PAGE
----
The current data, showing a loss of hyperalgesia in ASIC3−/− mice, are distinctly different from prior results from ASIC3−/− mice (Price et al., 2001; Chen et al., 2002), or dominant-negative ASIC3 transgenic mice that inactivates all ASIC-like currents (Mogil et al., 2005). These prior studies tested responses to cutaneous insult, i.e. carrageenan, capsaicin, and acid and show either no or enhanced response to nociceptive stimuli after injury (Price et al., 2001; Chen et al., 2002; Mogil et al., 2005). Our prior study, and the current study tested responses to muscle insult and show a loss of mechanical hyperalgesia after insult (Sluka et al., 2003). Mogil and colleagues attempted to test the effects of muscle insult in their dominant-negative ASIC3 transgenic mice; however, the wild-type controls for ASIC3 transgenic mice do not develop mechanical hyperalgesia to repeated intramuscular acid injections (Mogil et al., 2005), as we previously described (Sluka et al., 2004). Differences are likely related to the strain of the mouse since prior studies demonstrate strain differences in mechanical sensitivity and in different injury-induced animal models of pain (Mogil et al., 1999a; Mogil et al., 1999b). In the current study we utilize congenic mice on a C57BL/6J background, while Mogil and colleagues (2005) utilize mice on an FVB background. In support of our results Mogil and colleagues (2005) showed development of mechanical hyperalgesia similar to that observed in our prior studies in ASIC3+/+ mice using C57BL/6J mice. Recently, McCleskey and colleagues (Molliver et al., 2005) show that ASIC3 is expressed in 51% of small nociceptive DRG neurons that innervate muscle compared to only 28% of small nociceptive DRG neurons that innervate skin. Further, 80% of ASIC3-positive DRG neurons express calcitonin gene-related peptide, and nerve terminals co-expressing ASIC3 and CGRP are found in primary afferents innervating muscle arterioles (Molliver et al., 2005). In contrast, few proprioceptors express ASIC3 (Molliver et al., 2005). Together, these data suggest that ASIC3 in primary afferent fibers innervating muscle is critical to development of mechanical hyperalgesia as a result of muscle insult. We further hypothesize that ASIC3 in primary afferent fibers innervating skin plays a minimal role in mechanical sensitivity to tissue injury; and that this role is opposite of that after muscle insult. It should be noted, however, there are acid-evoked currents in a skeletal muscle cell line that are blocked by amiloride and APETx2, a more sensitive ASIC3 blocker (Gitterman et al., 2005). Further mRNA for ASIC3 was found in skeletal muscle preparations (Gitterman et al., 2005). Thus, it is possible that both skeletal muscle and primary afferent fibers innervating skeletal muscle utilize ASIC3 to sense changes in the pH of the microenvironment to result in alterations in muscle function, as well as activation of nociceptors.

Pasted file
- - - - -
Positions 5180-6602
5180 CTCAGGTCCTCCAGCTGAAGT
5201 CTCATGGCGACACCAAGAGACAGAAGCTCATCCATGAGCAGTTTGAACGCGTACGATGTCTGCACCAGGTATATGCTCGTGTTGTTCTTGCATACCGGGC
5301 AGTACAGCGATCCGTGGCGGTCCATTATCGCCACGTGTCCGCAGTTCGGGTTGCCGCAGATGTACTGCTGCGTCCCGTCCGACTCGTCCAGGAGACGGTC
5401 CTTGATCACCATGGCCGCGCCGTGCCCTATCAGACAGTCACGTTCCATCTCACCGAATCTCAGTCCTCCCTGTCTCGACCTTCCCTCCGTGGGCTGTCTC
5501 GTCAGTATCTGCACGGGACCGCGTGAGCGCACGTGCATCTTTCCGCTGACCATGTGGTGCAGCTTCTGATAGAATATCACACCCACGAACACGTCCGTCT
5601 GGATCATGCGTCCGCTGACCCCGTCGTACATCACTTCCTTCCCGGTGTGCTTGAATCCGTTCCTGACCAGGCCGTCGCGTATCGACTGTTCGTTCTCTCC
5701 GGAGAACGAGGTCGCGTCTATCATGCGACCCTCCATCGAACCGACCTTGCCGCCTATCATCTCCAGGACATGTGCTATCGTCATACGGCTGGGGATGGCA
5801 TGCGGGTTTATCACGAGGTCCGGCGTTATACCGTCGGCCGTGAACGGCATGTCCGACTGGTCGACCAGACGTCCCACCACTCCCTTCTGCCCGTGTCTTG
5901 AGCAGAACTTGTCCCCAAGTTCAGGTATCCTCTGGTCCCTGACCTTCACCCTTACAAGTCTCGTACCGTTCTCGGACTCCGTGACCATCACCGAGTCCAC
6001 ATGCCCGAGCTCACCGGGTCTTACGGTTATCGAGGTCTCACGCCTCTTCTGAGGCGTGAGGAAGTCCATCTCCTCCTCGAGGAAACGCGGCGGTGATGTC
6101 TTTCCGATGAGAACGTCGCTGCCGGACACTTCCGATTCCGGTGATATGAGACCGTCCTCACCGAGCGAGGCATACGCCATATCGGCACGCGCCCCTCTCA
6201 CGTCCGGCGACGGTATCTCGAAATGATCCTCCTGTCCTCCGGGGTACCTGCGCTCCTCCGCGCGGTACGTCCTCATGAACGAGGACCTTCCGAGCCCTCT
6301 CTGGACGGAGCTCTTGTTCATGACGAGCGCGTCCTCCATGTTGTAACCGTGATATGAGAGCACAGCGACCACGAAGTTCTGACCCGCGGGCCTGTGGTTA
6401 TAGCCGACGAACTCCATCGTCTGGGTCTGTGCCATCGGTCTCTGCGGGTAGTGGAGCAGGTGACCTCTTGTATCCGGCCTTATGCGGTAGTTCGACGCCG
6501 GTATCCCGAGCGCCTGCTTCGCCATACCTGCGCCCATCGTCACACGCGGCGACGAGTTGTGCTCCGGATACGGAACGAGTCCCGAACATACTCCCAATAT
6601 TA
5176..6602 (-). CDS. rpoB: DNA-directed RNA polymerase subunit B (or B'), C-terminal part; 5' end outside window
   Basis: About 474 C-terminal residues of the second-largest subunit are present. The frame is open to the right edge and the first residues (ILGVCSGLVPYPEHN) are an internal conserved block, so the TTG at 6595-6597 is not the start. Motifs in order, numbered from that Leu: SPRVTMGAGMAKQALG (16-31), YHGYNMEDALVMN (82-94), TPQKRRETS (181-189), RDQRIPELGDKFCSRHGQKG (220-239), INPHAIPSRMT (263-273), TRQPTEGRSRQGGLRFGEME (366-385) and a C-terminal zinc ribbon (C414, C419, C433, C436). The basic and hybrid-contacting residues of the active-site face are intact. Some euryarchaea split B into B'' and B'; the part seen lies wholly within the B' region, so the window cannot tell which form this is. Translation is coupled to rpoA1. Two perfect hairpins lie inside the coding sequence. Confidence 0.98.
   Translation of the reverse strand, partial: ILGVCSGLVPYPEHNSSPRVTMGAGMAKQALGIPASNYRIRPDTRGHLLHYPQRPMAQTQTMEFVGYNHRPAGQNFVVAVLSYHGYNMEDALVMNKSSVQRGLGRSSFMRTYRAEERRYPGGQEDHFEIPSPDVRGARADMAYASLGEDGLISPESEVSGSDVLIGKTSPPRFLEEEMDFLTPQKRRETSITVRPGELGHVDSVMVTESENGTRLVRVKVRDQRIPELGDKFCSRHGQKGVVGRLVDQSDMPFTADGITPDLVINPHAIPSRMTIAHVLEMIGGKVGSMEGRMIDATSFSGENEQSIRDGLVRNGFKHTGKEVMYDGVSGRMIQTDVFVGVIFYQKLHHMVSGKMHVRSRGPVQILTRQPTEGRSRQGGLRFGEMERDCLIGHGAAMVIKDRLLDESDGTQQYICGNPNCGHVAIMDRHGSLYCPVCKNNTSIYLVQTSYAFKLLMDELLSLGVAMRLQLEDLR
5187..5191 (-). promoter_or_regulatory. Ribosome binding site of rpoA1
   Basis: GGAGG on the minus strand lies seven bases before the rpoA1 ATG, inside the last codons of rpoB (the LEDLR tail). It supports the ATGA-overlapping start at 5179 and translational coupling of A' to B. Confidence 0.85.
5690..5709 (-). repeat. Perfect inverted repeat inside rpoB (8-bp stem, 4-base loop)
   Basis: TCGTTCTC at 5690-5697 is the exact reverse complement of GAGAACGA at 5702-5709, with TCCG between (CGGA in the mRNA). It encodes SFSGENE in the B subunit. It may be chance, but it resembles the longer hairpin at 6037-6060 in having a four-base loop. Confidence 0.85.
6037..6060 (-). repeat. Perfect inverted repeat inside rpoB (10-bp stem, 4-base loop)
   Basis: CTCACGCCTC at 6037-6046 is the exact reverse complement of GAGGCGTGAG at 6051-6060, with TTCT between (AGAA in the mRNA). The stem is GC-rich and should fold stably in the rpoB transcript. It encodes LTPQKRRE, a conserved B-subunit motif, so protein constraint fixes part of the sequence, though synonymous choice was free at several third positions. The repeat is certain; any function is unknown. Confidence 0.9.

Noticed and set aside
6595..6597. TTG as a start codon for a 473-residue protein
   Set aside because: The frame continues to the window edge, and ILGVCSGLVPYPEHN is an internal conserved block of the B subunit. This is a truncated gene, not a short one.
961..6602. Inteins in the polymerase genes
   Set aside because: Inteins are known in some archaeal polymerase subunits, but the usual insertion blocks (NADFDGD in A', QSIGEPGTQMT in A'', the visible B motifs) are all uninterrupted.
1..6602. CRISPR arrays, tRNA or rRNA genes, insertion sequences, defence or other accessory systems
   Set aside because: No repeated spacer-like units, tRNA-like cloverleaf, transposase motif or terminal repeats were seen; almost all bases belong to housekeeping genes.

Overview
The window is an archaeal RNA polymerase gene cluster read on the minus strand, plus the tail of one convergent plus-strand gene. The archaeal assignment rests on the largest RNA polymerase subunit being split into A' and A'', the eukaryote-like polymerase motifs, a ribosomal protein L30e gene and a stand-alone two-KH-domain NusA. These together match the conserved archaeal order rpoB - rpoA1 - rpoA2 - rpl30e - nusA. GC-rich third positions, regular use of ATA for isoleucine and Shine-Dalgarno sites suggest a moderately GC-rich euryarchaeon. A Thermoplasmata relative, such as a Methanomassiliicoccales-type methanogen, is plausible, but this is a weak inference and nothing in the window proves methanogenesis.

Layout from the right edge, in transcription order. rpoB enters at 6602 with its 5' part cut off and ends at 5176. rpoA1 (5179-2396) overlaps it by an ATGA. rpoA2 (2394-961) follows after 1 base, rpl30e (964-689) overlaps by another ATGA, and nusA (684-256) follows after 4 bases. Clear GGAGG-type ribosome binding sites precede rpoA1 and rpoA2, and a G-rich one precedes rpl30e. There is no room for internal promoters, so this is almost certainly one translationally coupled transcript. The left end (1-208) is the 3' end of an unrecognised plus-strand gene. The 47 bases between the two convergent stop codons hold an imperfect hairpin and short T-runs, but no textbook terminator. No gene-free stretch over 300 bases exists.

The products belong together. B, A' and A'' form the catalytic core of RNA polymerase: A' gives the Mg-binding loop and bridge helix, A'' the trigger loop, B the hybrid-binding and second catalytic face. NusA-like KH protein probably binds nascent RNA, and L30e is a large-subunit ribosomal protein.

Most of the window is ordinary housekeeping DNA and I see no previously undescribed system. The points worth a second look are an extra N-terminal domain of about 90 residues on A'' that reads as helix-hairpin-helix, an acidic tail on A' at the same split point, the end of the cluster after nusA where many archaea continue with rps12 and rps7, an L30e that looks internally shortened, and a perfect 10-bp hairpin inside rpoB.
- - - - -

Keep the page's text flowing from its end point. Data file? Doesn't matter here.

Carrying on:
Responses to cutaneous mechanical stimuli of the paw in ASIC3−/− mice without tissue injury show mixed results. There is no difference in mechanical sensitivity when measuring the number of responses to repeated application of a von Frey filament in ASIC3−/− mice on a mixed 129 x C57BL/6J background (Sluka et al., 2003; Price et al., 2001), but mechanical sensitivity may be increased in dominant-negative ASIC3 trangenic mice on a FVB background (Mogil et al., 2005). Mechanical thresholds, however, were lower in ASIC3−/− mice (Chen et al., 2002), and in dominant-negative ASIC3 transgenic mice (Mogil et al., 2005). The current study shows that expression of ASIC3 in the primary afferent fibers innervating skin of ASIC3−/− mice does not alter the responses to repeated mechanical stimulation. The direction of change in the ASIC3−/− and transgenic mice, when present, shows increased sensitivity, and in several studies shows no difference in mechanical sensitivity, thus arguing against ASIC3 as a mechanosensor in primary afferents innervating skin. Expression of ASIC3 in primary afferent fibers innervating muscle of ASIC3−/− mice restores the increased responses to mechanical stimulation after carrageenan inflammation similar to that observed in ASIC3+/+ mice. These data suggest that ASIC3 in primary afferents innervating muscle, but not skin, is necessary for development of secondary mechanical hyperalgesia and likely serves as a pH sensor.